In 1978, Harry Rosenfeld left the Washington Post
, where he oversaw the paper's standard-setting coverage of Watergate, to take charge of two daily papers under co-ownership in Albany, New York: the morning Times Union
and the evening Knickerbocker News
. It was a particularly challenging moment in newspaper history. While new technologies were reducing labor costs on the production side and providing ever more sophisticated tools for journalists to practice their craft, those very same technologies would soon turn a comparatively short-lived boom into a grave threat, as ever more digitally distracted readers turned to sources other than print and other legacy media for their news. Between these boundaries, Rosenfeld set about to do his work.
Picking up where his previous memoir, From Kristallnacht to Watergate
, left off, Battling Editor
tells the story of how Rosenfeld and his colleagues transformed two daily publications into alert and aggressive newspapers even in times of economic downturn. Bringing the investigative habits he had honed in his years at the New York Herald Tribune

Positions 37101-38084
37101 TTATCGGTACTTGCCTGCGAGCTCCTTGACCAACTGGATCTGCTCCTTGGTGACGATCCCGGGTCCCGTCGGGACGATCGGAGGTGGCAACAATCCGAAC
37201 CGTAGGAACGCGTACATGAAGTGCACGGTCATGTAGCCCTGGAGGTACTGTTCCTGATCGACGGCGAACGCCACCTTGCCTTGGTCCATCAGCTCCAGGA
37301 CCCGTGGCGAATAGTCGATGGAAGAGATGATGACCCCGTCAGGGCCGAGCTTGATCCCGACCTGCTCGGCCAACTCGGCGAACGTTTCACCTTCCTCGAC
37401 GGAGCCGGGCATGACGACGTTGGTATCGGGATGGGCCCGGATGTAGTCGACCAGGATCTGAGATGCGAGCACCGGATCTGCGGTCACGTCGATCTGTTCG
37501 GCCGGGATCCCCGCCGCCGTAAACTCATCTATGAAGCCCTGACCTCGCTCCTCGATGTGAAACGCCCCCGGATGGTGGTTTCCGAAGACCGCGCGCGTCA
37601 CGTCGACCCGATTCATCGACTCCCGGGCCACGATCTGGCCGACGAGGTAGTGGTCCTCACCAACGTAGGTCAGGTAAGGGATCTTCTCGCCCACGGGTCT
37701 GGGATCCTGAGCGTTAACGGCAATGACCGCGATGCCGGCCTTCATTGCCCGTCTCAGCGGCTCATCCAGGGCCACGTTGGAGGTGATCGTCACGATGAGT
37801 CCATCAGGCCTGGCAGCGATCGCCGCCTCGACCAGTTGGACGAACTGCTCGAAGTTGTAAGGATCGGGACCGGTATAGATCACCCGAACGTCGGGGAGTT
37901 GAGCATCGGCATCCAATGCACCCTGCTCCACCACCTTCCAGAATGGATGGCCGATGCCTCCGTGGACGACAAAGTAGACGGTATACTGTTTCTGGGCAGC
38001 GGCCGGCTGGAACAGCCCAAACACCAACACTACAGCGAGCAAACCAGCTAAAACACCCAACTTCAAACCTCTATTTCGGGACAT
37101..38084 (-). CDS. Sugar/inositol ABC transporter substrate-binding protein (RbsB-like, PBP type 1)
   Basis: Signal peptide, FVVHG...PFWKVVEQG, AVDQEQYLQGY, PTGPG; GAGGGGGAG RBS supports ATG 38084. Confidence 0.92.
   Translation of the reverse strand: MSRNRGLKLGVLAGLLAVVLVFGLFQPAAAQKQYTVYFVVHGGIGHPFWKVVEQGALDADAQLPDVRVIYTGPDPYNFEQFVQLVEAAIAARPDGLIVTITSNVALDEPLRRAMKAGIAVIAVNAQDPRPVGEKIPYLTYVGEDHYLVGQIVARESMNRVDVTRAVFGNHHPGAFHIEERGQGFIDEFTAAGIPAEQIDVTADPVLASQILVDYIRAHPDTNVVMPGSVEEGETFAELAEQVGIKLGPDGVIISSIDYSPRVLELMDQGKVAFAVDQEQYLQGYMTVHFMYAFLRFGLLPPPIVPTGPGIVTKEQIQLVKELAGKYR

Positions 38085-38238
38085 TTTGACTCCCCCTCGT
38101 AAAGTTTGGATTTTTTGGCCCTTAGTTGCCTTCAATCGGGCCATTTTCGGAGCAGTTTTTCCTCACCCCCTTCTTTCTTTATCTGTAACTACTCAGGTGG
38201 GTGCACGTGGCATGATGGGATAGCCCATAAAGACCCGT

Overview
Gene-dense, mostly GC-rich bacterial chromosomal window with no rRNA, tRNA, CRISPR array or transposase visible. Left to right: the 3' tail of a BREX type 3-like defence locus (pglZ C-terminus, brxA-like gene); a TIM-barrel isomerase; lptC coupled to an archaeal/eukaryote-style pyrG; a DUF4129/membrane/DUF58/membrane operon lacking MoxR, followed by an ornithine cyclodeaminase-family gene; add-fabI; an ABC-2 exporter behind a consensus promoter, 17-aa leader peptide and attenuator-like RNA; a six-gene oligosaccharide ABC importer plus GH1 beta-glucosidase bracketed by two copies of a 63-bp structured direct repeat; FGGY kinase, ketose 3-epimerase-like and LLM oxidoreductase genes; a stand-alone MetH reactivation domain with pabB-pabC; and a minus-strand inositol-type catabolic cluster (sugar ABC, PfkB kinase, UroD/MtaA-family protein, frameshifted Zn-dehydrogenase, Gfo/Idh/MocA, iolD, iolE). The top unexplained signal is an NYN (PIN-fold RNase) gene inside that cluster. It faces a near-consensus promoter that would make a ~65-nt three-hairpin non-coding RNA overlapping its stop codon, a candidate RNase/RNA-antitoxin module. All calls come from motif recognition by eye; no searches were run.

and the Washington Post
, Rosenfeld's objective was to tell the fully rounded stories of the region's cities, suburbs, and rural towns, with awareness of both their achievements and their shortcomings. Furthermore, the misuse of power, whenever it happened, whether in city hall or the state capitol, in courtrooms or prisons, or in hospitals, corporations, community organizations, was to be exposed, and those accountable were to be held responsible.
More importantly, however, Rosenfeld's account is enlisted in the growing call to arms for all who cover the news and all who consume it. Written at a time when the credibility of news organizations is under attack by those at the highest levels of government, Battling Editor
is a full-throated defense of fact-based journalism and hard-hitting reporting at the local as well as national level.